I am very new at this but loving (almost) every minute of it.
I am using Fusion360 to model my parts
Everything looks good in design and CAM but when I actually cut the piece the measurements are not accurate. I am cutting wood so the tolerances don’t have to be that close,I would like them within a/16th of an inch for now.
I’m thinking it is in offsets or stock to leave.
I don’t really understand the differences between Roughing Strategies and Finishing Strategies. I understand finishing slows down and roughing is faster but if I have 0 in my “stock to leave” fields on a 2d adaptive shouldn’t it mill it down to the actual size of the part?
I would be grateful if someone could point me in the right direction.
I am very new at this but loving (almost) every minute of it.
Start simple — calibrate the machine: https://docs.carbide3d.com/shapeoko-faq/how-to-calibrate-the-machine-for-belt-stretch/
then try making pockets of easily measured sizes in scrap materials which are easily cut — once you have confidence in the machine and the software you should be able to move on to more complex things and less yielding materials.
A zero in stock to leave should result in the proper finish size.
When calibrating, and when cutting, you do need to be sure that the tool parameters are properly set. In Fusion360, you should check to be sure that the tool is properly defined (for most purposes, the nominal size is ok). Selecting the incorrect tool is not uncommon, and will really mess up your results.
In Fusion, most of the roughing strategies give the option for finishing, as well. Finishing strategies should not be used for roughing, in general. They will usually not perform well on heavy cuts. In many materials and applications, there no need to follow a roughing strategy with a finishing, as the roughing strategy will give a sufficiently good finish. When using a finishing strategy, a good, sharp, tool should be used, as the cut will be light.
You did not mention how inaccurate your dimensions were ? 1/16" is a LOT, with a properly tuned Shapeoko and the right toolpaths you can get 0.002" tolerances (or better). If your pieces are more than 1/16" off, I would agree with @enl_public that you should first check your tool settings in Fusion360.
I would be surprised that uncalibrated belt stretch alone could explain 1/16th of an inch, but definitely check that as @WillAdams said. Even before modifying the $100/101/102 parameters, you should check what length the tool actually travels when you jog it in the air by a given commanded distance.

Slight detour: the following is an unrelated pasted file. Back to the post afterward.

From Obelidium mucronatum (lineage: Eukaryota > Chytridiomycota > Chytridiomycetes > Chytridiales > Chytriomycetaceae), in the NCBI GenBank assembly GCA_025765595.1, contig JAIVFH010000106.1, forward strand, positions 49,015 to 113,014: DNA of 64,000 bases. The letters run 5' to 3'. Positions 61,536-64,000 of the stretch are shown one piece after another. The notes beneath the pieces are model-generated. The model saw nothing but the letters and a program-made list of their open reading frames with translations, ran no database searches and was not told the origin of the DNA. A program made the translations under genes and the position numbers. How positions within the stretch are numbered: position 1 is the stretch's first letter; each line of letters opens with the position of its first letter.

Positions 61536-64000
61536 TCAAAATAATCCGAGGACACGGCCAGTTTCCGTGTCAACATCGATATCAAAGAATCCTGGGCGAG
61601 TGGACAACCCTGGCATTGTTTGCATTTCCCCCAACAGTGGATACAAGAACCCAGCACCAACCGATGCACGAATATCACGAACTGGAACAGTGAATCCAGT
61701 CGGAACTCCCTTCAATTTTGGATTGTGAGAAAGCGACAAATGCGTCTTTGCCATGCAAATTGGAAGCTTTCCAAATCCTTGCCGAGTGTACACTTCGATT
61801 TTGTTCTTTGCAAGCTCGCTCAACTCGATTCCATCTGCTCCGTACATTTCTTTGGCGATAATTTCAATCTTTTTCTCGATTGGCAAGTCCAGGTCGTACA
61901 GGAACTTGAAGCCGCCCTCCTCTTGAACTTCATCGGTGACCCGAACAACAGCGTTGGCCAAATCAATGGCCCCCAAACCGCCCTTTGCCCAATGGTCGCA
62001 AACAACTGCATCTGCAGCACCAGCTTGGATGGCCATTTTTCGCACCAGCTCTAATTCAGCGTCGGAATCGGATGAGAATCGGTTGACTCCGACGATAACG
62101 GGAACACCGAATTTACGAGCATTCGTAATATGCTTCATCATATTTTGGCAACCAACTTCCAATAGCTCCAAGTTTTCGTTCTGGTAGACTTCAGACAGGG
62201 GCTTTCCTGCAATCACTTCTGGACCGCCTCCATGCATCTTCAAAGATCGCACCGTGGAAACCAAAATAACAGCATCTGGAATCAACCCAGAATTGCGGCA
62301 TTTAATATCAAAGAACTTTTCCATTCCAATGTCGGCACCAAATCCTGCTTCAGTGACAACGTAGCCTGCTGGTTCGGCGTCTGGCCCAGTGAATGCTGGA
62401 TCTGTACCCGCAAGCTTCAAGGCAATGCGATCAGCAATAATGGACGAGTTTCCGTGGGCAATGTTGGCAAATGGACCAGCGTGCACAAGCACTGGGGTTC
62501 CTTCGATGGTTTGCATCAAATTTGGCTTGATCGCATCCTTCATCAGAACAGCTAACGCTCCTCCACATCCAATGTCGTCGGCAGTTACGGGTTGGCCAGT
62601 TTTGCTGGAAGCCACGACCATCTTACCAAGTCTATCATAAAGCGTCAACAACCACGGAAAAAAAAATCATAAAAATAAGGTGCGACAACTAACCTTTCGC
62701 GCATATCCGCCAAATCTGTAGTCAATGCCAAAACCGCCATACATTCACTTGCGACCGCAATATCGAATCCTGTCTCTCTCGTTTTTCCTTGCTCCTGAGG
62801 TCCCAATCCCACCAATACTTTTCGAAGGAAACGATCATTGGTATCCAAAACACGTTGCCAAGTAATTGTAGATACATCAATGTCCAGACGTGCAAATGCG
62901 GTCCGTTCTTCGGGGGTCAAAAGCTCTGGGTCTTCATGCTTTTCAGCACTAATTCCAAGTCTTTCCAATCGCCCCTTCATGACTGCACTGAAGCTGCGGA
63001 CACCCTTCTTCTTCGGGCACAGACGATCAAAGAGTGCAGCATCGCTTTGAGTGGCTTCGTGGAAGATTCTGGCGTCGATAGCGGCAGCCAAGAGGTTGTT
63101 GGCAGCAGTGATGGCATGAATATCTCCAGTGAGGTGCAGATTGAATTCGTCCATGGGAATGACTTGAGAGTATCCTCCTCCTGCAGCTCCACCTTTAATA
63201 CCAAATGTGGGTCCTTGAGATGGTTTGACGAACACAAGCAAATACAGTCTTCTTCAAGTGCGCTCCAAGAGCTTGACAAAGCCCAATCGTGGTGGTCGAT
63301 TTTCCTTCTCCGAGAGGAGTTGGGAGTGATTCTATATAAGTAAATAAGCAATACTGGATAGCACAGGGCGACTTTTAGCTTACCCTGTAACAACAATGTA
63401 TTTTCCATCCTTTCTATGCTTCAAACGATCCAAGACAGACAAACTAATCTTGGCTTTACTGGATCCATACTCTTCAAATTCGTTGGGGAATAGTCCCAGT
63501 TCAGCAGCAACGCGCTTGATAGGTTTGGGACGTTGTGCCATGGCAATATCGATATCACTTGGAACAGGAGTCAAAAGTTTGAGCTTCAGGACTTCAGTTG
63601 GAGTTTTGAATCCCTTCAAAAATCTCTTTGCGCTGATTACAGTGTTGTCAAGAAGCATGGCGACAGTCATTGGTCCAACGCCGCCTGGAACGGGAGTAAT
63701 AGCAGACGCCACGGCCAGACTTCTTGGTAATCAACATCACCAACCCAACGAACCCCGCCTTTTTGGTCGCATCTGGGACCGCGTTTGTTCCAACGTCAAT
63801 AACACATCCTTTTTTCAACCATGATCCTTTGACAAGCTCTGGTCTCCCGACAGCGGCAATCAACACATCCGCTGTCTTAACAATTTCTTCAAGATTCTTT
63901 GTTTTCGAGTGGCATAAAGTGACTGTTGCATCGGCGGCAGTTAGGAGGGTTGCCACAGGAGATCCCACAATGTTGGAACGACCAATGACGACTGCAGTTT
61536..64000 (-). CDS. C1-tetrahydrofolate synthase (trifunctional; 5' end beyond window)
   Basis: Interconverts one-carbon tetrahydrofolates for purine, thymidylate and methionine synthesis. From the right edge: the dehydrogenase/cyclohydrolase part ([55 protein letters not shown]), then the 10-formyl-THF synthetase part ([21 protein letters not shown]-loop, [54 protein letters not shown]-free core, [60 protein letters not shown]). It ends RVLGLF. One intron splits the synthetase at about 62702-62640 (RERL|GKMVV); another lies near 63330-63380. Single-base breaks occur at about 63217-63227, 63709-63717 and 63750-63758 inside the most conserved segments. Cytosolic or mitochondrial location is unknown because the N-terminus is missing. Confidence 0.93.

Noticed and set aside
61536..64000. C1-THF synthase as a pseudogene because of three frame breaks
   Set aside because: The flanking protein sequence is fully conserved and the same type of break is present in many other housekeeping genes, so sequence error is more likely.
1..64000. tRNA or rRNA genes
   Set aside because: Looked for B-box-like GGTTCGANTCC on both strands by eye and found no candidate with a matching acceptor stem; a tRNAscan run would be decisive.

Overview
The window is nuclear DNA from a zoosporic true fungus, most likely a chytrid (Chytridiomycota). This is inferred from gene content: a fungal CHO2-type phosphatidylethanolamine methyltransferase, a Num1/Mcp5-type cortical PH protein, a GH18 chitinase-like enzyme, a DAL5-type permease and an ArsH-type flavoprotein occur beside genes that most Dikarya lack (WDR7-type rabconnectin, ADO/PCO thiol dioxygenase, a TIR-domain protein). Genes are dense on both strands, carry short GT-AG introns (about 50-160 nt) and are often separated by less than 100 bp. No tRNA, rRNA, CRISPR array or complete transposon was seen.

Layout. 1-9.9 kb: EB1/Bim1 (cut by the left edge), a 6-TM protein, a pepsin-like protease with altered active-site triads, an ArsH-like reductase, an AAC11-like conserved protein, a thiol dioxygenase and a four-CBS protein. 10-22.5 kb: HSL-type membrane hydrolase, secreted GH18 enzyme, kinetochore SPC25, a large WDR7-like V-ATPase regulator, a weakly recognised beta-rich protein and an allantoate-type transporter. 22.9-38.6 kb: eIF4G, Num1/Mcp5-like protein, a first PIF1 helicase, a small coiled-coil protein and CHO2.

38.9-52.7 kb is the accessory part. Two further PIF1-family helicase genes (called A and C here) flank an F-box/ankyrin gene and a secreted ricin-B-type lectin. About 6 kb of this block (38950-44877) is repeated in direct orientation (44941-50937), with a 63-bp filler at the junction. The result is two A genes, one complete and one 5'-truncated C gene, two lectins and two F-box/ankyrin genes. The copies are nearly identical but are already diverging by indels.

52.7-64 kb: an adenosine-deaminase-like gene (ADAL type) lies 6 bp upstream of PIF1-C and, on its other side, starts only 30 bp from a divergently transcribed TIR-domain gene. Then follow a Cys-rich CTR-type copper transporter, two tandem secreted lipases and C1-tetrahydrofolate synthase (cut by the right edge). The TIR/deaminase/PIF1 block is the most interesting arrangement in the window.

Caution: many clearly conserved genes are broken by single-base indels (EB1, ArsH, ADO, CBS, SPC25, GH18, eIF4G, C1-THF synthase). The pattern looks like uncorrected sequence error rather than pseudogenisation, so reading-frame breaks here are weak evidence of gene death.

Once your have checked the tool settings in Fusion and the machine calibration, you should be down to small tolerances already, and then you can use the “stock to leave” option to your advantage to manually compensate for any residual dimensional inaccuracy (it could come from the machine calibration, from the tool size not being exactly as advertised, from the tool deflection, …):
Run a test cut and measure. If it comes out too large, adjust stock to leave by some small positive or negative value, and rerun the cut. Say you cut a 1"x1" pocket, and you measure it to actually be 0.98" x 0.98" : adjust radial stock to leave to -0.01", this will cut 0.01" further into the stock all along the pocket perimeter, and you should end up with a 1"x1" pocket. On the other hand if you measure the pocket to be say 1.05" x 1.05", adjust stock to leave to +0.025". If you are cutting an outside profile, the signs change (i.e. you need positive stock to leave to end up with larger pieces), you get the idea. And in case you get different dimensions along X and Y, then you’ll know you need to fix machine squaring & calibration first.
Agreed, I’d also start by checking the machine mechanically — just going through the checklist will help a lot.
Thanks everyone for the help. I am new to all of this including forums, I am reluctant to take my problems to others but you all have been great and welcoming. Thank you.
I will try calibration first. The machine is practically new, less than 2hrs run time so I am thinking belt stretch may not be the issue but belt tension could do it, right?
Forget about belt stretch for now, make sure you have “guitar-string tight” X and Y belts first, which in my experience corresponds to a point where they are tight enough that you cannot easily slip one finger under them (in the middle of the string length)
Then tell us what you get/see/hear in excruciating details, and we will be happy to steer you in the right direction, this is what this place is for!
Sorry, not sure what checklist you are referring to? The set up steps? Would you mind sending me a link to the checklist you are referring to?
I got back to my machine after work and thought I would try a test with carbide create to see if my issues were based in fusion360.
In CC I inadvertently set the tool path zero to center. When I ran my 1" circle and 1" square the router ran directly to the front. I hit the power switch as soon as I could, I don’t know if it crashed or not. However, now the manual jog doesn’t work. Rapid Positioning works as does the Homing Cycle but when I click on X,Y or X I get nothing.